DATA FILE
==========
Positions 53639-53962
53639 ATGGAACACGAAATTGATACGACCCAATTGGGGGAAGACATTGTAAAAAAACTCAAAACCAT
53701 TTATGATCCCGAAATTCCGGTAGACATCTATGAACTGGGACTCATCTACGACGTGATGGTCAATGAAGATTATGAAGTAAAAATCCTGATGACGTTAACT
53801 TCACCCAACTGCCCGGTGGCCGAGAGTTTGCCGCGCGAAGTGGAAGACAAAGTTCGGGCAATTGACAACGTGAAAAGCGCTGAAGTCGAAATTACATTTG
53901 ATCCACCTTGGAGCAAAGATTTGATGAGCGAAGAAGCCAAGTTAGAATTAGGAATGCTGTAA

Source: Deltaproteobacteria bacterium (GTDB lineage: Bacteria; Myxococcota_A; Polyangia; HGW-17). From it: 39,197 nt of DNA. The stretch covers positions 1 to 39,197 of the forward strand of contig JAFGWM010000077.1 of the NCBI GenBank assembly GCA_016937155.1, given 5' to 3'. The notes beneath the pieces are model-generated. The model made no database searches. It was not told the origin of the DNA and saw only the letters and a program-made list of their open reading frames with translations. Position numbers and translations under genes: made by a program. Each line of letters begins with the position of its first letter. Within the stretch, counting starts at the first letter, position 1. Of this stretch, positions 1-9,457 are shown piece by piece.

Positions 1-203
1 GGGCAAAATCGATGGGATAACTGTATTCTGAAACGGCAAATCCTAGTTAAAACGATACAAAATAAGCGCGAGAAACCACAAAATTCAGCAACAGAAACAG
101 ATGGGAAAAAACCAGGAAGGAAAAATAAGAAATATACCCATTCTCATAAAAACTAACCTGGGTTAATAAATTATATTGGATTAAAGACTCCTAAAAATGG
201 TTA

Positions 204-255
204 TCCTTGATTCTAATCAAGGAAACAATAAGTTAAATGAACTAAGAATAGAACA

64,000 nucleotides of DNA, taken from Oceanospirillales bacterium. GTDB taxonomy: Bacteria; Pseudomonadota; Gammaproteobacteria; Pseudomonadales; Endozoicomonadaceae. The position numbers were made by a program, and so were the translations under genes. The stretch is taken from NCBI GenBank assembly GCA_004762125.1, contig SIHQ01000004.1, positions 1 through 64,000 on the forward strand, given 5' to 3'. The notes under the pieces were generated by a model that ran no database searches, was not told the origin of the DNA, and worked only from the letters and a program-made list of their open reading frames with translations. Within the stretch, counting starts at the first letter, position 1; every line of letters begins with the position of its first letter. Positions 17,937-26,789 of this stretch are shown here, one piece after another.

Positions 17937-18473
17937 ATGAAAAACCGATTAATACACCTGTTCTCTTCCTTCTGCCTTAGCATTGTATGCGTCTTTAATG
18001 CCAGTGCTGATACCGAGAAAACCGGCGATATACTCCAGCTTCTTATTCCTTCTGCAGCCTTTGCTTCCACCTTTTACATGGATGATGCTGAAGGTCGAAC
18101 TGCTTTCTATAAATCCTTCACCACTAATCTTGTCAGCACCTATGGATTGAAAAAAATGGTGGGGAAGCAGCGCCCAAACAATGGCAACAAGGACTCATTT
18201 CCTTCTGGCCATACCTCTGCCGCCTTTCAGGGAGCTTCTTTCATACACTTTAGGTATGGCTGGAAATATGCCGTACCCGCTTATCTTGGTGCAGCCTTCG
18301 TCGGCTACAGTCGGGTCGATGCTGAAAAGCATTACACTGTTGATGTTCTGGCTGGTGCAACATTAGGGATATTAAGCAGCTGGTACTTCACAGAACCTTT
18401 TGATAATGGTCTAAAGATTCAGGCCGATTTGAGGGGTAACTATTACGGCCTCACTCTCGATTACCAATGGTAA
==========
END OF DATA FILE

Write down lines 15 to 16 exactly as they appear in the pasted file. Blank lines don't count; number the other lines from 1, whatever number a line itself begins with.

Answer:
17937 ATGAAAAACCGATTAATACACCTGTTCTCTTCCTTCTGCCTTAGCATTGTATGCGTCTTTAATG
18001 CCAGTGCTGATACCGAGAAAACCGGCGATATACTCCAGCTTCTTATTCCTTCTGCAGCCTTTGCTTCCACCTTTTACATGGATGATGCTGAAGGTCGAAC